Agency and Architecture: How to Be Critical? (Scott Lash and Antoine Picon, in conversation with Kenny Cupers and Isabelle Doucet. Comments by Margaret Crawford)


  • Scott Lash
  • Antoine Picon
  • Margaret Crawford



Agency is a notion that brings together a variety of concerns that currently echo in diverse segments of the architectural debate. This article, in the form of a conversation, addresses this multifarious notion and attempts to bring to the fore points of intersection between agency-related concerns too often perceived as disconnected. The article has been assembled out of separate interviews with three prominent scholars who have, from different fields, made particular contributions to this theme: Antoine Picon, historian of architecture and technology; Scott Lash, professor of sociology and cultural studies; and Margaret Crawford, professor in architecture and urban studies. This conversation interrogates agency theoretically, and does so through three major questions. One question relates to agency’s binary coupling with structure, perhaps one of the most central concepts in the understanding of modern society. Secondly, because agency is intimately linked to the idea of ‘other’ possible actions and futures, it assumes intentionality and criticality, both of which resonate strongly in the architectural debate. Finally, in order to understand agency better within the specific context of architecture, the article addresses the condition of the architectural object and its relation to the individual and the social.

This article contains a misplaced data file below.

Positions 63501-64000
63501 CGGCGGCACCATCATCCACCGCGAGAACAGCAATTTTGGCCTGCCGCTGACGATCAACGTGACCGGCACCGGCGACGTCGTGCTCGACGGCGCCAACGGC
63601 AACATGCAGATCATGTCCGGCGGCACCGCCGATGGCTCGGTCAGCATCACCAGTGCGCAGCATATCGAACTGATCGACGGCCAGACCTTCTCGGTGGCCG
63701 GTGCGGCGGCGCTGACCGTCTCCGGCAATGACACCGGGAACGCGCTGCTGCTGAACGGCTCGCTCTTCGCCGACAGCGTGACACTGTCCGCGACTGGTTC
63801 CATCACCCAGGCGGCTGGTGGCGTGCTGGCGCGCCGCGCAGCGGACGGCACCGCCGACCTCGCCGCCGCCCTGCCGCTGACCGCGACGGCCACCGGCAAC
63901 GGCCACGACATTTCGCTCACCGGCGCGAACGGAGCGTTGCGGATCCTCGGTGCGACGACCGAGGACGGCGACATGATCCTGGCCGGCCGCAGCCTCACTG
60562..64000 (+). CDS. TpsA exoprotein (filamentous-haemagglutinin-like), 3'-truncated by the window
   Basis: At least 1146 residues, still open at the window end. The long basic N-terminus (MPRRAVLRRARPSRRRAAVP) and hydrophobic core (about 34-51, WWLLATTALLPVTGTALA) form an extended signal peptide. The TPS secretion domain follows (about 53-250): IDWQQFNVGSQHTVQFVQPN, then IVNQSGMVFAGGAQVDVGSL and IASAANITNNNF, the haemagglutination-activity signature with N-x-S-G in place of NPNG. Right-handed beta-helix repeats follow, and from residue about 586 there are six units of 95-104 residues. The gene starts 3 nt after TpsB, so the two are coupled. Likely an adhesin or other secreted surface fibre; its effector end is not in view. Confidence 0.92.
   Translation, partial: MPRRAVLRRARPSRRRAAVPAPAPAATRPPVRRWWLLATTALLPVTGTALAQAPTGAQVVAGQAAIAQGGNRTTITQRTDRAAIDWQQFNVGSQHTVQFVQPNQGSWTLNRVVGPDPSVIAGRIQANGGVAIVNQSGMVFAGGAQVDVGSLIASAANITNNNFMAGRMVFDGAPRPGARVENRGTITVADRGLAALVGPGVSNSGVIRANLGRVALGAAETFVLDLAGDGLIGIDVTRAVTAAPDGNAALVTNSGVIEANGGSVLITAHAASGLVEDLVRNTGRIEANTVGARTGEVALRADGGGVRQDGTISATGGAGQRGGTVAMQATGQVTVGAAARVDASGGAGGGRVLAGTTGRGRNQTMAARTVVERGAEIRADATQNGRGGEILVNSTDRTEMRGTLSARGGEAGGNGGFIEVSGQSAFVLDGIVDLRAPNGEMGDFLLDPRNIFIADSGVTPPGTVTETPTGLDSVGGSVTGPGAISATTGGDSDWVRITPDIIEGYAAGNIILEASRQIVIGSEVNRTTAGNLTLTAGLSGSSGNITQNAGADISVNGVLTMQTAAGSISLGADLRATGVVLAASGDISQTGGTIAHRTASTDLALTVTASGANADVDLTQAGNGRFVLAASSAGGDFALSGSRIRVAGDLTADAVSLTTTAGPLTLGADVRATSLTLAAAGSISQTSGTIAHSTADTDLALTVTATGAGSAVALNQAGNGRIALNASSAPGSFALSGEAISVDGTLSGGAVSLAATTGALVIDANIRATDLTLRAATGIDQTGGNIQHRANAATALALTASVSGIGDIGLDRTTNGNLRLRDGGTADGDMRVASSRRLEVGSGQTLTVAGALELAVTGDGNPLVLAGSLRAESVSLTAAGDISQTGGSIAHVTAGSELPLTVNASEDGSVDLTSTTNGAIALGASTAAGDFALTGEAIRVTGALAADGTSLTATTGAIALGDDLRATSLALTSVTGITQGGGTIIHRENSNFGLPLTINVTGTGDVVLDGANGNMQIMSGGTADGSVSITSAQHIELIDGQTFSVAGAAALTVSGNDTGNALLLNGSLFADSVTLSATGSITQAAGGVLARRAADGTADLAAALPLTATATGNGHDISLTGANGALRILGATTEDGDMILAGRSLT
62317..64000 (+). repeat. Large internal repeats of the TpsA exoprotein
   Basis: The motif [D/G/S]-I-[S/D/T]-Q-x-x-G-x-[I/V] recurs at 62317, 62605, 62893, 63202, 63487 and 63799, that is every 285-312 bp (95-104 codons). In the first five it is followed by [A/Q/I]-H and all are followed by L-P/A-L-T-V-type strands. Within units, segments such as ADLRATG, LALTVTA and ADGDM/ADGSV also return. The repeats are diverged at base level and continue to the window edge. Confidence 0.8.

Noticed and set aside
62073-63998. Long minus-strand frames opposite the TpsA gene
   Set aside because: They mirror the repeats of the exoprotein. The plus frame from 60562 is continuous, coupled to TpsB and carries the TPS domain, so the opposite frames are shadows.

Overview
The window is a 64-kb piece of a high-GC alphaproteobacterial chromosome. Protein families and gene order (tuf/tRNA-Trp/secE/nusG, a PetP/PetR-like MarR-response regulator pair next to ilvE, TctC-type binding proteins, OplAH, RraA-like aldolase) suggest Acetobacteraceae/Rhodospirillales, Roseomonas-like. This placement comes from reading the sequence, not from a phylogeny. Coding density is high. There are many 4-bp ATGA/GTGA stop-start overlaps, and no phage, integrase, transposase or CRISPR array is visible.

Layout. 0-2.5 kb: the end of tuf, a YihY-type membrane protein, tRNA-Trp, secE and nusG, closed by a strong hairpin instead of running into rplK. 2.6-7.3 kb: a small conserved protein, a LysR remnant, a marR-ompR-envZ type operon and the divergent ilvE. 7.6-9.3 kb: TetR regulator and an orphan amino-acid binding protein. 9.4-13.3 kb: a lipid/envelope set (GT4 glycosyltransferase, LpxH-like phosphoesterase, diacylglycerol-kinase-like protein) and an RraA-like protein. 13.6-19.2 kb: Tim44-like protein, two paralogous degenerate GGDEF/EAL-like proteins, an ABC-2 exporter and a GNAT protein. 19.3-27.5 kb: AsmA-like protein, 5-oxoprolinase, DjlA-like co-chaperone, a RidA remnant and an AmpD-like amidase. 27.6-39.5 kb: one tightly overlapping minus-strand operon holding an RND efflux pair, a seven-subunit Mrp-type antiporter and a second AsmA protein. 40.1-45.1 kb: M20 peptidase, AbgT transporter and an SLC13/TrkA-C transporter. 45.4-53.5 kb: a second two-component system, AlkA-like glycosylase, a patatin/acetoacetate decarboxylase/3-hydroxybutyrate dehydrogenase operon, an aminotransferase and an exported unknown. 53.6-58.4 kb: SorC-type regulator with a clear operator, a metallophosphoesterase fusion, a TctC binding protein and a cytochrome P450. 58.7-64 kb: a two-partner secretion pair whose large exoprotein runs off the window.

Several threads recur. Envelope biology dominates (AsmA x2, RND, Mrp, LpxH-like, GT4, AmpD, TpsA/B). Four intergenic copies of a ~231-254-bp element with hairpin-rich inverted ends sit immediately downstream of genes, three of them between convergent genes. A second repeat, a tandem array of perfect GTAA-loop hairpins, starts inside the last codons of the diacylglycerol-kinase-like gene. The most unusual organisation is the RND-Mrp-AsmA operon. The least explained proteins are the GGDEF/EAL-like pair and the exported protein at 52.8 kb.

Author Biographies

Scott Lash

Scott Lash is Professor of Sociology and Director of the Centre for Cultural Studies at Goldmiths College (University of London). His publications include The End of Organized Capitalism (with J. Urry, 1987), Reflexive Modernization (with U. Beck and A. Giddens, 1994), Another Modernity, A Different Rationality (1999), Critique of Information (2002), and Global Culture Industry (with C. Lury, 2007).

Antoine Picon

Antoine Picon is Professor of the History of Architecture and Technology at the Harvard Graduate School of Design where he is also serving as director of the doctoral program. He has published extensively on the relations between architecture, urban design, science and technology. Devoted to the perspectives opened by the development of digital architecture, his next book will deal in more detail with some of the issues he addresses in his interview.

Margaret Crawford

Margaret Crawford is currently Professor of Urban Design and Planning Theory at the Harvard Graduate School of Design. Her research focuses on the evolution, uses and meanings of urban space. Her publications include Build­ing the Workingman’s Paradise: The Design of American Company Towns; The Car and the City: The Automobile, the Built Environment and Daily Urban Life and Everyday Urbanism. From Fall 2009, she will be Professor of Archi­tecture at UC Berkeley.